Update (10/5/2016): By a close 3-2 vote, the D.C. Health and Human Services Committee voted in favor of moving forward B21-38 for the full Council vote on October 18, 2016.
On October 5, the District of Columbia’s Committee on Health and Human Services (HHS) will mark-up and vote on a bill to legalize physician-assisted suicide. The so-called “Death with Dignity Act” (Bill 21-0038) would permit D.C. adult residents to request and be prescribed drugs to end their lives, if they are given a prognosis of six months or less to live. Last year, during a hearing on the legislation, the Director of D.C.’s Department of Health testified in staunch opposition as the executive witness, stating that the bill would “catapult the District into uncharted territories.”
During this Wednesday’s committee mark-up, the District’s HHS Committee will consider proposed amendments to the bill, which was originally introduced in January 2015 by Councilwoman Mary Cheh (Ward 3). If the bill is voted out of committee, the full 13-member D.C. Council will vote on the legislation later this year.
Bill 21-38 is modeled after Oregon’s assisted suicide law, which has been in effect since 1997. As such, the bill contains many of the same flaws that have failed to protect especially vulnerable populations in Oregon. One major example: it does not require a mental health assessment for each requesting individual, allowing depressed, sick patients to fall through the cracks. Last year in Oregon, only 3.8 percent of the people who died under the law were referred for psychological evaluation. Furthermore, a 2008 study published in the British Medical Journal found that for Oregon, three of 15 participating patients who received a prescription for the lethal dose under the law met the criteria for depression. “All three depressed participants died by legal ingestion within two months of the research interview.” The study authors concluded that “the current practice of the Death with Dignity Act may fail to protect some patients whose choices are influenced by depression from receiving a prescription for a lethal drug.”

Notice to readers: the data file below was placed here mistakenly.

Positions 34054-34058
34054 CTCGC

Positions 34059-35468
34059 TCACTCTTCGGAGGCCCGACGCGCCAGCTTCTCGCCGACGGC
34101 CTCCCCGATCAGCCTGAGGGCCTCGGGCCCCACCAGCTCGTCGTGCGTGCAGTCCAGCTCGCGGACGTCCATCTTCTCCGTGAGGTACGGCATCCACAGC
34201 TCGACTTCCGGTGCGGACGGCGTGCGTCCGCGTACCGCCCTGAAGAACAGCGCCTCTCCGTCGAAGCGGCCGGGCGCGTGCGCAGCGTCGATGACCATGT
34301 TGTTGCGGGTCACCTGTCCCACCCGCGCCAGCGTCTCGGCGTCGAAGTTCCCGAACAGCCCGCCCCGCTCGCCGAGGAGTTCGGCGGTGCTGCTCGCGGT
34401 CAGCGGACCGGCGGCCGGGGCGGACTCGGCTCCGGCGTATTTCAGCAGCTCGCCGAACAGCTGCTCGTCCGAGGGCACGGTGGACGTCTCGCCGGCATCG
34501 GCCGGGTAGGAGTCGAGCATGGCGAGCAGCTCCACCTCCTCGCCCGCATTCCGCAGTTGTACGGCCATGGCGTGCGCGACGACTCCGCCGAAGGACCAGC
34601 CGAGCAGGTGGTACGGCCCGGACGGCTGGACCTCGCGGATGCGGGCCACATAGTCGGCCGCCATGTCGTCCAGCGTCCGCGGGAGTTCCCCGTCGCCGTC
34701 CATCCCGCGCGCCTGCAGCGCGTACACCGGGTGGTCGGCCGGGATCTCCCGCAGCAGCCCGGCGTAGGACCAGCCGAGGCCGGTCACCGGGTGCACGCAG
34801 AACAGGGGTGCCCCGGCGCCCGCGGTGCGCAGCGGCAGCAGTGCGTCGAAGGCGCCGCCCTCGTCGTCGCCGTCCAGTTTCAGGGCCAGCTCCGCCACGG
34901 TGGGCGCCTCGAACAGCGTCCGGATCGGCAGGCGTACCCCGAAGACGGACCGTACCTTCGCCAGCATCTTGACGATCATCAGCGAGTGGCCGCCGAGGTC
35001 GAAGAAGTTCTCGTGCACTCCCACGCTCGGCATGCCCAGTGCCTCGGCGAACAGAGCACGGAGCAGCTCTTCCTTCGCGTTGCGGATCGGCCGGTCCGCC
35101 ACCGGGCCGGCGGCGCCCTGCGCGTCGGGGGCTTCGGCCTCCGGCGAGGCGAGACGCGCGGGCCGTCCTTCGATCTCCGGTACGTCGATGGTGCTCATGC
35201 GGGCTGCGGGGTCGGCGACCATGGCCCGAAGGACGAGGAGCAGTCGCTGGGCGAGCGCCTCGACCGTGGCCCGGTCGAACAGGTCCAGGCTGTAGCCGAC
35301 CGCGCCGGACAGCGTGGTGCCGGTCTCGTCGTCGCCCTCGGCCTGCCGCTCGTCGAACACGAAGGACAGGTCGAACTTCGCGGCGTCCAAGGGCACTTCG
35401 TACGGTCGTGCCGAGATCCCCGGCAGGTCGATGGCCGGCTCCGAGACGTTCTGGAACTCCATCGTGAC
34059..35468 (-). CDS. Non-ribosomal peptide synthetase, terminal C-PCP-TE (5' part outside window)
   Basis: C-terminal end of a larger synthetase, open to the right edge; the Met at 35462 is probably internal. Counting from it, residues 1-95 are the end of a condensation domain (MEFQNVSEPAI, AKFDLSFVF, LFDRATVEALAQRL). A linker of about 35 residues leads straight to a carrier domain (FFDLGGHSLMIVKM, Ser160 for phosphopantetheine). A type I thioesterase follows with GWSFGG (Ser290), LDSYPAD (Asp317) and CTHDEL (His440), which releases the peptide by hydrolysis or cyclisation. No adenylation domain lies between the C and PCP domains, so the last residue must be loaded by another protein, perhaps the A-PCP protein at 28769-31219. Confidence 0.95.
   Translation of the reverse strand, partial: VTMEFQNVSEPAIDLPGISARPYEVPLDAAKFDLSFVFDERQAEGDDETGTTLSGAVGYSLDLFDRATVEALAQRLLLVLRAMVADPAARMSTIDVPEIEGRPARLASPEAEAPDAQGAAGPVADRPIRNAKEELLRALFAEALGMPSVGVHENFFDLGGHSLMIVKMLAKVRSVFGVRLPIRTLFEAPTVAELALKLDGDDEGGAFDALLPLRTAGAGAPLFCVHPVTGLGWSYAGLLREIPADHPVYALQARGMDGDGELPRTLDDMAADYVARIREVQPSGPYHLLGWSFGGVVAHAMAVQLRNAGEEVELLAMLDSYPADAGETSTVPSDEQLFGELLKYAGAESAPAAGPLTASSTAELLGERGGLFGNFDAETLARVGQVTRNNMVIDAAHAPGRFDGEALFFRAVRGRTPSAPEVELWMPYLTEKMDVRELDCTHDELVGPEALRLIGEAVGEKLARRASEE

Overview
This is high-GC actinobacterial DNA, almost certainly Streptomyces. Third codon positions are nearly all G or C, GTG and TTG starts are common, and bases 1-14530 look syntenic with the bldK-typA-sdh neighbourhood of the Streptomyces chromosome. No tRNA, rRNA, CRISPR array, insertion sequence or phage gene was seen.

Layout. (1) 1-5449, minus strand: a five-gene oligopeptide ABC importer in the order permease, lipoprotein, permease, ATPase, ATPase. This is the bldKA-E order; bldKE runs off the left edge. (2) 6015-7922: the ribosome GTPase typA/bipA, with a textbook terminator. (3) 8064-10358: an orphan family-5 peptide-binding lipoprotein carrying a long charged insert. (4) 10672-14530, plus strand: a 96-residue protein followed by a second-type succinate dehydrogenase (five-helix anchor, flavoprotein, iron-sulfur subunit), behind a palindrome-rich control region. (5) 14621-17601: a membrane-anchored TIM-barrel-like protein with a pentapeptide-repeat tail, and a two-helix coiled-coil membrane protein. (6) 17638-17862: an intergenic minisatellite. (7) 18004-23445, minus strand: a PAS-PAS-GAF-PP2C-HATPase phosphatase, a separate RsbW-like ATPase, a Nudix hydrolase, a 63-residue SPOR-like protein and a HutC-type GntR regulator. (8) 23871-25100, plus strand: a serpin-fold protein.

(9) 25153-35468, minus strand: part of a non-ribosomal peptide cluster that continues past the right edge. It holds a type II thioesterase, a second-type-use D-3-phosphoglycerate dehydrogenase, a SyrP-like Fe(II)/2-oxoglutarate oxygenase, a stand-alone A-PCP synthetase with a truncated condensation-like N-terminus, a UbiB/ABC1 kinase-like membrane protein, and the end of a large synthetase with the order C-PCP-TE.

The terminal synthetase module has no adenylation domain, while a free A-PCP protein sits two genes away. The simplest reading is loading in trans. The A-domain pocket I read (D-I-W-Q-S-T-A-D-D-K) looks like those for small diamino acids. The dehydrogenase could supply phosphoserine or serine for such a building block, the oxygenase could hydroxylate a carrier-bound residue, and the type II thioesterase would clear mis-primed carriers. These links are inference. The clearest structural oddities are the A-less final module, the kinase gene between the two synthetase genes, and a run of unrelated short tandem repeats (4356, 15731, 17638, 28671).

Supporters of assisted suicide often claim that the practice allows people to plan for their own “peaceful exit.” Yet, the Oregon annual reports present a clear challenge to this narrative. For instance, the 2015 report shows that at least one patient died 34 hours after ingestion of the lethal dose, and in a previous year, someone died 104 hours after ingestion. The 2015 report also notes that complications after ingestion of the lethal dose are “unknown” for 80 percent of people dying under the law. This is due to the fact that there is no requirement to have any witness at the time of the patient’s ingestion of the lethal drugs.
These concerns and many more were brought before the D.C. Council last July during a public hearing on the bill, which lasted nine hours. Seventy witnesses testified – among them, dozens of disability rights advocates, physicians, and D.C. residents who oppose the assisted suicide legislation.
In particular, the D.C. Director of Health, LaQuandra Nesbitt, M.D., expressed her opposition to the bill, emphasizing numerous concerns for D.C.’s residents, and even taking a few moments to correct supporters on terminology – that, from a medical standpoint, the bill does indeed deal with “assisted suicide,” the taking of one’s life.
Dr. Nesbitt also stressed a point, especially heightened for the District of Columbia, saying,
“[W]e have substantive concerns with the bill, as drafted, particularly with the provision permitting a person to take the lethal medication in a public place… while the drafters of the Oregon bill may have contemplated a natural surrounding in the Northwest Territories of the United States, the District attracts 19 million tourists a year and assisted deaths in highly visible and highly public areas could easily lead to public distress and disorder.”
Aside from this specific legislation’s numerous flaws, physician-assisted suicide itself contradicts the role of medicine. The American Medical Association rightfully states in its official opinion, “Physician-assisted suicide is fundamentally incompatible with the physician’s role as healer, would be difficult or impossible to control, and would pose serious societal risks.” For this reason, all of the foregoing reasons, and even many more, it would be both the wise and compassionate path for the nation’s capital to focus on supporting hospice and palliative care programs instead of legal assisted suicide.
Genevieve Plaster is Senior Policy Analyst at the Charlotte Lozier Institute.